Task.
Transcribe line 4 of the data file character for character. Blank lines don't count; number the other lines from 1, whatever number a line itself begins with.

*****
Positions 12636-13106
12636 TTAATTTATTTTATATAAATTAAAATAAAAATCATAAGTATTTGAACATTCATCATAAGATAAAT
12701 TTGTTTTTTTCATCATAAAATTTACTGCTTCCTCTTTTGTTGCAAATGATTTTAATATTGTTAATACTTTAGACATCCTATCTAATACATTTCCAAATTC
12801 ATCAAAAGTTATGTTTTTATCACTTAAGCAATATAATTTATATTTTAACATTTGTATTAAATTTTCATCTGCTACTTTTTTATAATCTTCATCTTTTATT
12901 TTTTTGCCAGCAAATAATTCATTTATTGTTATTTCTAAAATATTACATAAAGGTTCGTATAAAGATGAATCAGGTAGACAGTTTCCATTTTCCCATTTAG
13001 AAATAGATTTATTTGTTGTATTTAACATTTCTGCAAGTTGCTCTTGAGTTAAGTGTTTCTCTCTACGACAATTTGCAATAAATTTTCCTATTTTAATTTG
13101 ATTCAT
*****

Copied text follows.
12801 ATCAAAAGTTATGTTTTTATCACTTAAGCAATATAATTTATATTTTAACATTTGTATTAAATTTTCATCTGCTACTTTTTTATAATCTTCATCTTTTATT